From Jornal Da Unicamp , Feb. 18, 2021: Fermilab’s DUNE experiment is the largest study ever done on the subject in the world and will investigate the structure of the matter and provide answers on important issues related to the formation of the universe. DUNE has the participation of researchers from more than 100 countries, with Brazil as one of the signatories.
From Nature, Feb. 17, 2021: Fermilab guest composer David Ibbett writes about his latest piece, Neutrino Music and how bringing artists and scientists together on the stage can help them to communicate the complex beauty of our world in a language that everyone can understand and appreciate.
From AZoMaterials, Feb. 18, 2021: Fermilab scientist Jeff McMahon and his research team have designed a new kind of metamaterials-based antireflection coating for the silicon lenses used in cameras used to capture the cosmic microwave background.
From Forbes, Feb. 22, 2021: Fermilab scientist Don Lincoln explains how modern cosmology imagines our universe is an astronomical confection with three primary ingredients: ordinary matter, dark matter and dark energy.
From UKRI, Feb. 22, 2021: UKRI scientists are developing vital software to exploit the large data sets collected by the next-generation experiments in high-energy physics. The new software will have the capability to crunch the masses of data that the LHC at CERN and next-generation neutrino experiments, such as the Fermilab-hosted Deep Underground Neutrino Experiment, will produce this decade.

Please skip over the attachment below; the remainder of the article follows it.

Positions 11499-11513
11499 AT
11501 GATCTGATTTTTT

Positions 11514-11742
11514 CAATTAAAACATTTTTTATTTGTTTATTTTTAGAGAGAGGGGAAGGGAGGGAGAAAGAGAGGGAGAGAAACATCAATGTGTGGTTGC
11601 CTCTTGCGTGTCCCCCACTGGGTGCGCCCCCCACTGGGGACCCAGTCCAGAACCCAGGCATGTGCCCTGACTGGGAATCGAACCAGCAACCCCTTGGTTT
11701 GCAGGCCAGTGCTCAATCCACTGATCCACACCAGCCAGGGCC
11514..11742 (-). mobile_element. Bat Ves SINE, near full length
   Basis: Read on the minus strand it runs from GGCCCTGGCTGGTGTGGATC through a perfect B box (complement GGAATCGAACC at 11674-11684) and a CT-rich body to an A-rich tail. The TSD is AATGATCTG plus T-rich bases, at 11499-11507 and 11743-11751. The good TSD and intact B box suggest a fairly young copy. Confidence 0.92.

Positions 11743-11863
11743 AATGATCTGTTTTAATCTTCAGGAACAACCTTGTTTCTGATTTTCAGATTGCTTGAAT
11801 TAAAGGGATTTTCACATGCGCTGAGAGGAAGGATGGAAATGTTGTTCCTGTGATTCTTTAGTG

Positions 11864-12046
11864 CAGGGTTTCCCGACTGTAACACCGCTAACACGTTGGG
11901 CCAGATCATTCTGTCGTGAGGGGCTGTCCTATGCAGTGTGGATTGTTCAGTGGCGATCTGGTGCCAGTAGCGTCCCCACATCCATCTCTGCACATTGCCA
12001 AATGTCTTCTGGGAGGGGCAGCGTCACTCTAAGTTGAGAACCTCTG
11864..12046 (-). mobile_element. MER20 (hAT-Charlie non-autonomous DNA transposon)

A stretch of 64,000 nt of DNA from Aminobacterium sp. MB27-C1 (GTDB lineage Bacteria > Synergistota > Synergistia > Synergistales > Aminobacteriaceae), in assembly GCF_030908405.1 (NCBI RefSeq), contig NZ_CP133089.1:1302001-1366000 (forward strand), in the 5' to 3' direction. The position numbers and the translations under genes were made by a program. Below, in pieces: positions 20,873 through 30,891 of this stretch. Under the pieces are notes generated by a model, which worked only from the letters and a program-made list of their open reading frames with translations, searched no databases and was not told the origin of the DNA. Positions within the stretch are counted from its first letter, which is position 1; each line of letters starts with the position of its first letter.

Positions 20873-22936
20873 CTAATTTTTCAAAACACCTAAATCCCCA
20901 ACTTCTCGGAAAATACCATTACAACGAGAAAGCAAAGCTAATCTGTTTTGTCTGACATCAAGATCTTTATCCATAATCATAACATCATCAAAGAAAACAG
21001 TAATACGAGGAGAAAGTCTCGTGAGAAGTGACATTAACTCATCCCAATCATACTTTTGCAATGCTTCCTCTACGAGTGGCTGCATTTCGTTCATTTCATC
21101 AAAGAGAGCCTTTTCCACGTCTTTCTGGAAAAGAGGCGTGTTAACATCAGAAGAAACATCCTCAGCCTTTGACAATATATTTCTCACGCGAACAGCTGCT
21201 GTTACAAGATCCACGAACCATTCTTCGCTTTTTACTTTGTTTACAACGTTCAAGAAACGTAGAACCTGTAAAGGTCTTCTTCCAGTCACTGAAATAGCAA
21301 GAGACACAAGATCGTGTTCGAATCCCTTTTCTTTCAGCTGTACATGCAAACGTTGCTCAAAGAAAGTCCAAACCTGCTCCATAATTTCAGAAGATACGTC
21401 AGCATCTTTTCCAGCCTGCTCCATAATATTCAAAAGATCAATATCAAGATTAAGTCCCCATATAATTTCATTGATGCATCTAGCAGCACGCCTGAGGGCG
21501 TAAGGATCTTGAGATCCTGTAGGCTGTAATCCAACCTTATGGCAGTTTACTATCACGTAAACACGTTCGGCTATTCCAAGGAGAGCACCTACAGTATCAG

From Tech2.org, Feb. 16, 2021: Though the findings from the Holometer mean that, for now, scientists still haven’t found a way to solve general relativity with quantum mechanics, its design and the research it enabled will shape future efforts to prove the intersection of relativity and quantum mechanics at Planck scales.
From Berkeley Lab, Feb. 17, 2021: Fermilab is part of a team of national labs that designed, built and fully tested a prototype magnet for today’s and tomorrow’s light sources. These light sources let scientists see things once thought impossible. They can use these visions to create more durable materials, build more efficient batteries and computers, and learn more about the natural world.
From Forbes, Feb. 17, 2021: Fermilab scientist Don Lincoln contextualizes the accomplishment of researchers working at the Japan Proton Accelerator Research Complex, or J-PARC. They have made an atomic nucleus that contains an unstable particle called the hyperon, or cascade particle. This could help in understanding neutron stars.
From CNN, Feb. 17, 2021: Fermilab scientist Don Lincoln explores what NASA’s Perserverance robot will land and what it could discover on Mars, including evidence of Martian life.
From UChicago News, Feb. 12, 2021: Fermilab scientist Yuanyuan Zhang discusses the implications of the studies she led on intracluster light using Dark Energy Survey data, which may include a new way of measuring dark matter.